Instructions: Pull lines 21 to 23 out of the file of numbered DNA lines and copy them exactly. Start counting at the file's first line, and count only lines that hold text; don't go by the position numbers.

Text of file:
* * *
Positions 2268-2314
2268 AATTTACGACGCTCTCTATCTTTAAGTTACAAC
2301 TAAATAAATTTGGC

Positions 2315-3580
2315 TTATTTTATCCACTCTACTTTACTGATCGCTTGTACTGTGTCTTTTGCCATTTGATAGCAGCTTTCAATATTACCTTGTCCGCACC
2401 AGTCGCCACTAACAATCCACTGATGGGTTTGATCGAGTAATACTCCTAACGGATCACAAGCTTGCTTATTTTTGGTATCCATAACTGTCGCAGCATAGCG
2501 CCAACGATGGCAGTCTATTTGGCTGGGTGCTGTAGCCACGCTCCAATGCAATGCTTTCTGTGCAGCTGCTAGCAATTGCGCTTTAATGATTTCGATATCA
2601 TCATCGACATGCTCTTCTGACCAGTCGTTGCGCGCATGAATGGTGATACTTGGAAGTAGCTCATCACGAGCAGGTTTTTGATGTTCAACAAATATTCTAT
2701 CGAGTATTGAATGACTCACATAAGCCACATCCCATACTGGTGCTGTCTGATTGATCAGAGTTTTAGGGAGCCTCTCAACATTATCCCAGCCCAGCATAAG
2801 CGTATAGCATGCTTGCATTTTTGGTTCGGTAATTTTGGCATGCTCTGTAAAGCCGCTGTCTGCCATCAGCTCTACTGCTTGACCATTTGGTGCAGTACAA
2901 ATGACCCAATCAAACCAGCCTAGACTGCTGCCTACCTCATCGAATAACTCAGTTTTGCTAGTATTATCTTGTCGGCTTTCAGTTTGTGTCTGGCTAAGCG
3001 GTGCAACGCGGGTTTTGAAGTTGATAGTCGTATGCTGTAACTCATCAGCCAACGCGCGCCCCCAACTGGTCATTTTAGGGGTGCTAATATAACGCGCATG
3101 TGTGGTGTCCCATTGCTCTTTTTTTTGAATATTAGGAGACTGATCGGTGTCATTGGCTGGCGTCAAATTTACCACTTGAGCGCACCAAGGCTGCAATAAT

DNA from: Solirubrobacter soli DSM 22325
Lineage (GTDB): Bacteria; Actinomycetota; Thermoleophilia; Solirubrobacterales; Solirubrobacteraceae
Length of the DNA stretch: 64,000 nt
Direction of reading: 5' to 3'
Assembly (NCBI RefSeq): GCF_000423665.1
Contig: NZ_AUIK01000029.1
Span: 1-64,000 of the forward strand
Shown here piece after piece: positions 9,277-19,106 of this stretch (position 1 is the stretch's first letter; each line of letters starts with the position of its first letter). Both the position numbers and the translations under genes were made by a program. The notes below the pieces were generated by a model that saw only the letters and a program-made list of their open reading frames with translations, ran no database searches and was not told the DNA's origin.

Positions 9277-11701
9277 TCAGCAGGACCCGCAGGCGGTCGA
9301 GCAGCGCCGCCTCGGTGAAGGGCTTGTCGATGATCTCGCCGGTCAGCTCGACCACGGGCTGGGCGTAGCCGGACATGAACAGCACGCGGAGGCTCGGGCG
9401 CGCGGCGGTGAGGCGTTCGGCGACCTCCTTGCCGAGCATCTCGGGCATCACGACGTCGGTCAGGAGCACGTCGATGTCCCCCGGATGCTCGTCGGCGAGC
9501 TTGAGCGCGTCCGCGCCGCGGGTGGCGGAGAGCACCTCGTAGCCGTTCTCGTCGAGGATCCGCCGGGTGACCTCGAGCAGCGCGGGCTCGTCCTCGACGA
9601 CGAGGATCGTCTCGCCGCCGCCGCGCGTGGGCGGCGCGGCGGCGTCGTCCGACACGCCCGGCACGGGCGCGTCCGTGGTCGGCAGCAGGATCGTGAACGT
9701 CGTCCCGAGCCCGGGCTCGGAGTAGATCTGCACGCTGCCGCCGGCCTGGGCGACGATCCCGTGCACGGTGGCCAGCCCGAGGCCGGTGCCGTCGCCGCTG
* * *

Shown here piece after piece: positions 9,277-19,106 of this stretch (position 1 is the stretch's first letter; each line of letters starts with the position of its first letter). Both the position numbers and the translations under genes were made by a program. The notes below the pieces were generated by a model that saw only the letters and a program-made list of their open reading frames with translations, ran no database searches and was not told the DNA's origin.

Positions 9277-11701
9277 TCAGCAGGACCCGCAGGCGGTCGA